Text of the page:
Come learn how Detroit Audubon and Michigan Audubon are addressing these issues and how you can help these efforts. We need volunteers from August 15th – October 31st to monitor buildings (it could be your own school or office!) and report window collisions so we can identify areas for improvement and prevent unnecessary deaths. We would love your help!!!
Thursday, July 6, 2017 Erin Rowan Support for Black Tern Project Grows
The Black Tern population in North American has been in decline since the 1960’s for reasons not completely understood. In a joint research effort, partners from Detroit Audubon, Audubon Great Lakes, National Audubon, Detroit Zoo, Michigan Department of Natural Resources and Environment Canada, are studying the successful nesting colony at St. Clair flats. This project is in its fifth year in 2017.
Our team is currently trying to band adults and chicks, which will inform conservation strategies. Black Terns are a priority species for Michigan, and all the Great Lakes states have the species on their action plans.
Come learn more about these efforts and the advancements the project has made over these last 5 years from Detroit Audubon’s Research Coordinator, Erin Rowan!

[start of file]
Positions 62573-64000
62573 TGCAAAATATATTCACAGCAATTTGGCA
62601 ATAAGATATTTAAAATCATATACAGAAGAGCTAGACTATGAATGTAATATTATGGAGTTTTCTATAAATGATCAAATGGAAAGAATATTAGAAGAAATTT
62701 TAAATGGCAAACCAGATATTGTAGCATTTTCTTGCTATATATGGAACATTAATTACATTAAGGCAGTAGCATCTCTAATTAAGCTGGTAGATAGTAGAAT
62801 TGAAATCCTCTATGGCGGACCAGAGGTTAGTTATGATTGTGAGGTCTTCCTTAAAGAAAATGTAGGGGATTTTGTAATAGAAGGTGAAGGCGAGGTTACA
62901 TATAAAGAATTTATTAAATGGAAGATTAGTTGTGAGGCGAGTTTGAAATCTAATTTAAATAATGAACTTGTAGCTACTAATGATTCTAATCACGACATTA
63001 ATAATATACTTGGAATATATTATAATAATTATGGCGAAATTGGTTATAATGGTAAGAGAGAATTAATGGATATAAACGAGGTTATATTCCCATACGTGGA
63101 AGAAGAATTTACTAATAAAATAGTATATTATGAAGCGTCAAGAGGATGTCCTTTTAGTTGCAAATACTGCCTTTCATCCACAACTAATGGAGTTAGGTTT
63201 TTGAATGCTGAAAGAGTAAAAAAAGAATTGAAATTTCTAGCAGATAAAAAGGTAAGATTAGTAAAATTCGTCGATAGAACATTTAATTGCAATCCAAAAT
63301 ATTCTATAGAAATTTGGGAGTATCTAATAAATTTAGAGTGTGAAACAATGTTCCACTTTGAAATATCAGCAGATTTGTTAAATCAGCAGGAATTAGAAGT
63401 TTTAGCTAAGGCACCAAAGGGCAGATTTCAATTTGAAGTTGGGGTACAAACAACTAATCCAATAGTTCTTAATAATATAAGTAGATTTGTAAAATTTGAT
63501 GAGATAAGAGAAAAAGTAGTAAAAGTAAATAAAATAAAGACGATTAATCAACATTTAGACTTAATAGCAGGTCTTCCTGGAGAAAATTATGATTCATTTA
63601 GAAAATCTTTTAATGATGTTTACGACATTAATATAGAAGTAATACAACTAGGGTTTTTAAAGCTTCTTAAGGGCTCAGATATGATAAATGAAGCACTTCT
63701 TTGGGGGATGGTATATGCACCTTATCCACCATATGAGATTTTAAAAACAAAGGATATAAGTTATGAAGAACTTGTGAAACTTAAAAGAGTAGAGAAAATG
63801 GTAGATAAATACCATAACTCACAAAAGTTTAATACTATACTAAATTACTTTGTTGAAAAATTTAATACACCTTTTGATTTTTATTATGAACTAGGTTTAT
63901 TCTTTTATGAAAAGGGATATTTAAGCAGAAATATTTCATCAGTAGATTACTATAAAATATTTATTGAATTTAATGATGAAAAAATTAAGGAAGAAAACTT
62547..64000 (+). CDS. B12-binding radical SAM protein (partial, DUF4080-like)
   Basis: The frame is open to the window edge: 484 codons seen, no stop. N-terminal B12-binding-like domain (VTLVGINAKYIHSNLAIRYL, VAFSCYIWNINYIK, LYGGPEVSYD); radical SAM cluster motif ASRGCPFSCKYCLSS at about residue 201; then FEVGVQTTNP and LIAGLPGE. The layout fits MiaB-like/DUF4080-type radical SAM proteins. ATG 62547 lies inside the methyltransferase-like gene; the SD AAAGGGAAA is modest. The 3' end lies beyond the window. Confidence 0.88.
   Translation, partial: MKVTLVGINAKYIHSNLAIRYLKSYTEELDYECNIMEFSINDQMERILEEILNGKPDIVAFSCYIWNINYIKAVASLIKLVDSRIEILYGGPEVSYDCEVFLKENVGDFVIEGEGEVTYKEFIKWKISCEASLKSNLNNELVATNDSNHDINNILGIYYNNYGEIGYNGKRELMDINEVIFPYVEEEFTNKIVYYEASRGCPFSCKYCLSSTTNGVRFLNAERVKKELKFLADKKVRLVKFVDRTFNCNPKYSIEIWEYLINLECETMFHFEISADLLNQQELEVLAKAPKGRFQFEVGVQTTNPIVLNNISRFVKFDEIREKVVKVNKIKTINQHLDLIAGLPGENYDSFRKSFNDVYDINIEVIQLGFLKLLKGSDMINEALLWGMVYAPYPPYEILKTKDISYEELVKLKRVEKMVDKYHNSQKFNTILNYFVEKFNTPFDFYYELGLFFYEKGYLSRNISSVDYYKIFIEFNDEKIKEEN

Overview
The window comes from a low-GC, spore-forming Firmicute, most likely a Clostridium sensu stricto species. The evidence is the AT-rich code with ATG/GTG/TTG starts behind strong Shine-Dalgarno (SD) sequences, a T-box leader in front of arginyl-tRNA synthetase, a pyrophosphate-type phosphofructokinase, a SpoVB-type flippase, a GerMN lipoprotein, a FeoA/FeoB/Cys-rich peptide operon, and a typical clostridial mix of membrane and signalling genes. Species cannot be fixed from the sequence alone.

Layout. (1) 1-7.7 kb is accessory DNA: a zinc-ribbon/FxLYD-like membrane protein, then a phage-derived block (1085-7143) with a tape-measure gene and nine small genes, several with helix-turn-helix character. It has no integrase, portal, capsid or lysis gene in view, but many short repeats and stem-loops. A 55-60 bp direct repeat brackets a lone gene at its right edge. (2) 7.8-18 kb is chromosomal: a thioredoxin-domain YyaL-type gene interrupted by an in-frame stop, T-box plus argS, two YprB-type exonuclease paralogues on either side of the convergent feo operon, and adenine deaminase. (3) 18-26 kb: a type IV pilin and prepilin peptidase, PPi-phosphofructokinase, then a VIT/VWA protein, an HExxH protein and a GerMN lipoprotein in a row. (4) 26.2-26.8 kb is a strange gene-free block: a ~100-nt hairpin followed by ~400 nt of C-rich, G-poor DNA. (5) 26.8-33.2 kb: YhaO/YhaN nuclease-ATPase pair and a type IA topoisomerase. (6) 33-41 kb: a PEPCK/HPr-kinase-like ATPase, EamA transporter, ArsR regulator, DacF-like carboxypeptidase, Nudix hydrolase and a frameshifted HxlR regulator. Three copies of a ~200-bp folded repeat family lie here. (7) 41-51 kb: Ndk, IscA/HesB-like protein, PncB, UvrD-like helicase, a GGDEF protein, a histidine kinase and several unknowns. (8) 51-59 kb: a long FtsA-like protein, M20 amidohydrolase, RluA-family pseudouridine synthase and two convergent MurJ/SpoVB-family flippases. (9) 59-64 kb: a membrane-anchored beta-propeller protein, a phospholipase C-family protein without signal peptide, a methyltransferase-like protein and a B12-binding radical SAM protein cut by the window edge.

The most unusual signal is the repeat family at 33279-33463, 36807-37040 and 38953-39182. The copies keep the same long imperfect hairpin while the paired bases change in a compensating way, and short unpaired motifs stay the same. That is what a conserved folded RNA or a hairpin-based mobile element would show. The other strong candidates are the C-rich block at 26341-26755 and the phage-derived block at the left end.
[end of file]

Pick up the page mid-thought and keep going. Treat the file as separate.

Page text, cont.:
Thursday, June 1, 2017 Brian Merlos Audubon and Climate Change: Our Role as Advocates for Birds
The National Audubon Society is working with our chapters and network to protect birds facing the threat of climate change. As we take on this work that begins in our backyards, this presentation will give you resources to be an advocate and share positive information to our friends and neighbors. We will share inspiring solutions that will help take our conversations about climate change further. We believe you can be the voice of hope that empowers our neighbors and community to help birds survive our changing climate.
Brian Merlos is the Michigan Climate Organizer for Audubon Great Lakes and in his fifth year organizing in Southeast Michigan. He has experience working for non-profit groups, in the state legislature, and electing candidates at the local, state, and federal levels. He prioritizes advocacy for climate and conservation justice as the most important issues of this generation. Brian is a graduate of the University of Michigan with degrees in Political Science and American Culture. In his spare time, he enjoys playing hockey, seeing live music, and spending time in the great outdoors with friends.